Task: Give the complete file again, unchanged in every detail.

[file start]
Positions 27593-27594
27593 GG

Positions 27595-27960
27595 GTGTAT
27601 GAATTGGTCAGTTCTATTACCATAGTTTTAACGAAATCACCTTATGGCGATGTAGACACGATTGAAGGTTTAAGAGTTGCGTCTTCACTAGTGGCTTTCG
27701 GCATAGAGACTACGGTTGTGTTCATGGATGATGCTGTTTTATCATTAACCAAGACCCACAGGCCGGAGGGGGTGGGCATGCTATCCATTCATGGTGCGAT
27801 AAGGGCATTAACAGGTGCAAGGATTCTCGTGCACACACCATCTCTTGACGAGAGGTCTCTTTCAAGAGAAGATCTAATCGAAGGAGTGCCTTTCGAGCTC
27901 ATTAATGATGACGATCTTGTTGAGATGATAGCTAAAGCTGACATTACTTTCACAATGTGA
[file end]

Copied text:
Positions 27593-27594
27593 GG

Positions 27595-27960
27595 GTGTAT
27601 GAATTGGTCAGTTCTATTACCATAGTTTTAACGAAATCACCTTATGGCGATGTAGACACGATTGAAGGTTTAAGAGTTGCGTCTTCACTAGTGGCTTTCG
27701 GCATAGAGACTACGGTTGTGTTCATGGATGATGCTGTTTTATCATTAACCAAGACCCACAGGCCGGAGGGGGTGGGCATGCTATCCATTCATGGTGCGAT
27801 AAGGGCATTAACAGGTGCAAGGATTCTCGTGCACACACCATCTCTTGACGAGAGGTCTCTTTCAAGAGAAGATCTAATCGAAGGAGTGCCTTTCGAGCTC
27901 ATTAATGATGACGATCTTGTTGAGATGATAGCTAAAGCTGACATTACTTTCACAATGTGA